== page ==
'Encore!': TV Review

A winner for theater kids and those who love them.
11/12/2019

Disney+ reunites high school musical casts from decades earlier to restage their moment of theatrical glory, with Kristen Bell as presenter.

This one goes out to all of the high school theater kids — whether budding thespians or simply outsiders looking for a community of like-minded oddballs; anybody who's ever gamely persevered through that high note your pipes just can't reach or that piece of choreography your two left feet couldn't execute; or anybody who's ever stood sweating in the spotlight as a co-star flubbed a line of dialogue (or flubbed that line of dialogue yourself) or sat in the wings playing cards while waiting for that one number in the second act where you have enough of a solo that if your parents are paying attention they might just be able to pretend they hear your voice so that they can tell you how good you were afterwards.

If any of those moments ring true to you, if you still hear a song decades later from the musical you did as an underclassman and announce, to nobody in particular, "That's MY show," prepare to find yourself immediately hooked by Disney+'s Encore! More than that, prepare to find yourself pulled into the nostalgia-fueled premise so completely you won't just want to watch the show, you'll want to be on the show.

The hook: Producers reunite grown-ups and give them five days to restage the musicals they did in high school years or decades earlier. There's no prize. There's no bar for success. The play, or in this case the musical, is the thing. For many of these now-adults, it's an opportunity to revisit a thing that they loved, a peak moment from a complicated youth. For some, there's the opportunity for redemption, the chance to stop having that nightmare where you forget your entrance or skip a verse, leaving the orchestra confused. For some, there's a chance to revisit a dream they set aside for work, family and kids. For some, there's the added weight of seeing the long-estranged best friend or long-forgotten mentor or laying eyes on the long-term ex who broke their heart. And then at the end? They do a musical! And maybe it's astonishingly good and maybe it's excruciatingly bad and it hardly matters.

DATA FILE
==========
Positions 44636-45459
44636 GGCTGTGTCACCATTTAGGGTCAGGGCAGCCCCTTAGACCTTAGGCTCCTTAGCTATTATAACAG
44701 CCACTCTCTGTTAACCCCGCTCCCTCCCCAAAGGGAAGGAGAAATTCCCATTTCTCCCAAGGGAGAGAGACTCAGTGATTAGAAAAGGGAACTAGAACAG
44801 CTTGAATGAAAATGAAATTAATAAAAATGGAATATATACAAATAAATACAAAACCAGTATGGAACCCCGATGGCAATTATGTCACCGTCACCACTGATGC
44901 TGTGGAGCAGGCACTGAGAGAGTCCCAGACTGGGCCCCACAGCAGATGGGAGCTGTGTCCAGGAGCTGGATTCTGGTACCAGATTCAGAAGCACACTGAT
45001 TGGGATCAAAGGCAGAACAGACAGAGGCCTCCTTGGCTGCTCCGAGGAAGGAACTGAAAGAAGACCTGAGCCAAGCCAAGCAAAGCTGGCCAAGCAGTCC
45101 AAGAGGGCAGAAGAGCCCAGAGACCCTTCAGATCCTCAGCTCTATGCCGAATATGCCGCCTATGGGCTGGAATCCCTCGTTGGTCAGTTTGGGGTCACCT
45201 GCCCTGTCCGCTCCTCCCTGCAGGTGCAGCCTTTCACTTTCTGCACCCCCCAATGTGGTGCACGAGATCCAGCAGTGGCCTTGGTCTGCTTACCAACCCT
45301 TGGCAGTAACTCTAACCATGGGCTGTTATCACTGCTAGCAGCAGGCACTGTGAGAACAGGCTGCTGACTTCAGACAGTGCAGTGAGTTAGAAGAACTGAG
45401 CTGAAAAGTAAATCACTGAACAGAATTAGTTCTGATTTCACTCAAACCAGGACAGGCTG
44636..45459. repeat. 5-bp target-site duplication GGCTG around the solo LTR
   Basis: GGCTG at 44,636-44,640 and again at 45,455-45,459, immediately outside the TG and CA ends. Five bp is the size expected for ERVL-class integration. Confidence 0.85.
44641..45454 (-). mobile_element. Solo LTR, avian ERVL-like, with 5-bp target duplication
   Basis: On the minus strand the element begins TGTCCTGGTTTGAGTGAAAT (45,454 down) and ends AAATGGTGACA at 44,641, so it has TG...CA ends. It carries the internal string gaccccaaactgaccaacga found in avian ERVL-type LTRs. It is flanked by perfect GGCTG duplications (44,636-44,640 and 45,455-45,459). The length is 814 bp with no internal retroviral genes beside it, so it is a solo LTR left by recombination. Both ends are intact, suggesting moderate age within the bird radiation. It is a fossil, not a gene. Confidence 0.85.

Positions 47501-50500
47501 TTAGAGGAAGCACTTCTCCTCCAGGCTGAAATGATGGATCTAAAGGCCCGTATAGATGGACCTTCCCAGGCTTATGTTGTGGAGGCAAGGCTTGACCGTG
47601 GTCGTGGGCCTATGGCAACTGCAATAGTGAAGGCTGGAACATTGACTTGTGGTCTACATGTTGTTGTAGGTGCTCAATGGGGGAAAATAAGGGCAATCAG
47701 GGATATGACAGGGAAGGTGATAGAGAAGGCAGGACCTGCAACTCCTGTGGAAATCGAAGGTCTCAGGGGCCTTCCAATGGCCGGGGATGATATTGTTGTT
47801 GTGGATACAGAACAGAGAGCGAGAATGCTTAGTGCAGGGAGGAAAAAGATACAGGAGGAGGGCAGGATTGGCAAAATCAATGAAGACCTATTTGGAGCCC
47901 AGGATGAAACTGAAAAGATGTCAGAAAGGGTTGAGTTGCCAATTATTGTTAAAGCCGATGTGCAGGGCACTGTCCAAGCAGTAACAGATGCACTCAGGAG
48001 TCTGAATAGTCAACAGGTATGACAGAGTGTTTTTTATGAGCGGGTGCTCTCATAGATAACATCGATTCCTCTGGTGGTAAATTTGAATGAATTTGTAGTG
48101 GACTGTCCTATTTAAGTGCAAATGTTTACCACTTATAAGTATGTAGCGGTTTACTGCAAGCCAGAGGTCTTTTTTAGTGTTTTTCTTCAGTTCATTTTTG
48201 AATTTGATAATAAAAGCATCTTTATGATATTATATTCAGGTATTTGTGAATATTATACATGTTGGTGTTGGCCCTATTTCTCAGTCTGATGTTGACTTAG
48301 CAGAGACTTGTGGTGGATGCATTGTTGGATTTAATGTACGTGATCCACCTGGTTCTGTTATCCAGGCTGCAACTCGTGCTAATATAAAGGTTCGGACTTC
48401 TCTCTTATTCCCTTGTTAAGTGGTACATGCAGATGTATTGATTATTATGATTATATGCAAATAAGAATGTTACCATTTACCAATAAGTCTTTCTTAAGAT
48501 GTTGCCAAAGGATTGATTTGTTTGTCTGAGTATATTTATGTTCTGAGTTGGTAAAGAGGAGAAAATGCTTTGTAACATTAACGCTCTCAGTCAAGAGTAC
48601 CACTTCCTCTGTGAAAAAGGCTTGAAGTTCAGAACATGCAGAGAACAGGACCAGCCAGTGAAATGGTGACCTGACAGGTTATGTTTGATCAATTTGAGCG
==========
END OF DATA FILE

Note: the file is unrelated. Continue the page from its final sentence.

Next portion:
You might remember Encore! premiered in late 2017 as a barely promoted ABC special, a proof-of-concept reuniting the cast of a 1997 West Covina high school production of Into the Woods. I was hooked then, and seeing the first two episodes of the Disney+ incarnation has done nothing to dissuade me from feeling that even with flaws aplenty, this is such a good and pure concept for a show that I'll watch as much as you put in front of me.

Qualitatively, this is an inherently uneven show. Merely packaging the returning talent for each episode is hard enough. There's no way of knowing if they'll be good TV once they're together.

The premiere brings together a San Diego area school's 1996 production of Annie and it's full of memorable "characters," including the erstwhile Daddy Warbucks who had cancer in high school and finds the experience of having to shave his head again triggering, and an Annie who spent years trying, without success, to make it on Broadway and is now given the opportunity to show her family the life she once dreamed of. It's a lovely arc for an hour, culminating in the tear-jerking expressions on the faces of children watching their parents having this unique opportunity.